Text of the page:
One of the most unique stories of the Civil War in Georgia is that of the famed Nancy Harts, LaGrange's all-female militia company.
Named for Nancy Hart, a Georgia heroine of the the American Revolution, the LaGrange company was formed in 1862 after many of the regular Confederate troops were pulled from the area. Concerned over the fate of their community and the safety of their families, the ladies of LaGrange organized into a volunteer company for the purpose of local defense. Electing Nancy Morgan as their captain, the soldiers began drilling twice weekly in a grove owned by Senator Benjamin Harvey Hill.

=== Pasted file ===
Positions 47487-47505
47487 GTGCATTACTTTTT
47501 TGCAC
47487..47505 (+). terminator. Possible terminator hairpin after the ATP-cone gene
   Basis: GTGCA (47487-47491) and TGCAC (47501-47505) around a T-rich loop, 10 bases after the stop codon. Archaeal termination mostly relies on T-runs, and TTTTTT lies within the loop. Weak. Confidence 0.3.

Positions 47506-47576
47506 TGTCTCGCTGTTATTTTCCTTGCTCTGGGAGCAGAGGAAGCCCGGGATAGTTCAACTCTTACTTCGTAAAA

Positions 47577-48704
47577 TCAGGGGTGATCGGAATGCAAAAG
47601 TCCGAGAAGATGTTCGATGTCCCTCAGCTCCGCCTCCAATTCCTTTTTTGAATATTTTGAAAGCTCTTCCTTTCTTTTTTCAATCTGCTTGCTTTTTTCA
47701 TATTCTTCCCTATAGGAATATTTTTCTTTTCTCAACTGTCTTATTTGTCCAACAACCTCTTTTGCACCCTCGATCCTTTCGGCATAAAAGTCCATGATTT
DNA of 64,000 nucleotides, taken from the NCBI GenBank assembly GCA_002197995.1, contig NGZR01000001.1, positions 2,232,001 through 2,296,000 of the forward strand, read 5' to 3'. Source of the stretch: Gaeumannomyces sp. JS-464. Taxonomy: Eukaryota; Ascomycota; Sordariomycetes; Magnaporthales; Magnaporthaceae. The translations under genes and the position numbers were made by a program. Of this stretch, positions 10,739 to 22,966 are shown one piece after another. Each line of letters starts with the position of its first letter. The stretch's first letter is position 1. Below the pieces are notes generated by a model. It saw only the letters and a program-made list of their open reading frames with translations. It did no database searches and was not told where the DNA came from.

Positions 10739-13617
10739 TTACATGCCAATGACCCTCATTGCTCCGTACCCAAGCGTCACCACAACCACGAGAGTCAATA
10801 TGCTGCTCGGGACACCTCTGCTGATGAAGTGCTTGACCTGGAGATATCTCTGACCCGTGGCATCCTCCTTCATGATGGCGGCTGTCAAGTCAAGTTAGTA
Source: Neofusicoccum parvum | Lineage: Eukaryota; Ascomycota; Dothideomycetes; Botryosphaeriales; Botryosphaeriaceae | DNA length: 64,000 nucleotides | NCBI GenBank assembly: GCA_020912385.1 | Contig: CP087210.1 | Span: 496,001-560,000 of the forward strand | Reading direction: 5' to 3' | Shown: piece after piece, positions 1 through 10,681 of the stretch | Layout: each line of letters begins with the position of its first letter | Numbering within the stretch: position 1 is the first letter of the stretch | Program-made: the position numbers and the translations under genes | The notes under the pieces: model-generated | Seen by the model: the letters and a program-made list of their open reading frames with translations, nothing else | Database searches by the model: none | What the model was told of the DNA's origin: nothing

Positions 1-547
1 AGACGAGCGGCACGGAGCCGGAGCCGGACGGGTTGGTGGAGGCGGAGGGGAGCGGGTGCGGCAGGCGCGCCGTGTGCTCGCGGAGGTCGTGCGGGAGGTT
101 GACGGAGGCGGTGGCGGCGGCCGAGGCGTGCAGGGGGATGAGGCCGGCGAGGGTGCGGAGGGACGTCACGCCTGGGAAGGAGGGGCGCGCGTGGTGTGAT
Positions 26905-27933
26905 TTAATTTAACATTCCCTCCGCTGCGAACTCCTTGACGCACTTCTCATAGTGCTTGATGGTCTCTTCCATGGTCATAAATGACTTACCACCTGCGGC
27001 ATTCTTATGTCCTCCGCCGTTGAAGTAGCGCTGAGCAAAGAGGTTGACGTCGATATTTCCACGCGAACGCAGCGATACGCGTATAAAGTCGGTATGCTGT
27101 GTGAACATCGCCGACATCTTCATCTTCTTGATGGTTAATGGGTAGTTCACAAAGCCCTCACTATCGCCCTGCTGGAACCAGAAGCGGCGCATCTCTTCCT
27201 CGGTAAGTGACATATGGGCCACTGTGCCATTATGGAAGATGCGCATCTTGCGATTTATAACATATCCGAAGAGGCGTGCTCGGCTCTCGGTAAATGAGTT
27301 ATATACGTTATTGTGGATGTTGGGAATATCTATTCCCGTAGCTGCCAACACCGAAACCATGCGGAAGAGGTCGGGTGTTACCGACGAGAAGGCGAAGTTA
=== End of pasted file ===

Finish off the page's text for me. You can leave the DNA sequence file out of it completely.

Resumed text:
The women also served as nurses in the local military hospitals, which overflowed with wounded during the Atlanta Campaign. But in 1865, it appeared that they might actually face their baptism of fire. The column of Union Colonel O.H. LaGrange approached LaGrange (the city is not named for him) after taking Fort Tyler at nearby West Point. Learning that the Federals were approaching, the Nancy Harts formed ranks and marched out to meet him.
To learn the rest of the story, please visit www.exploresouthernhistory.com/nancyharts.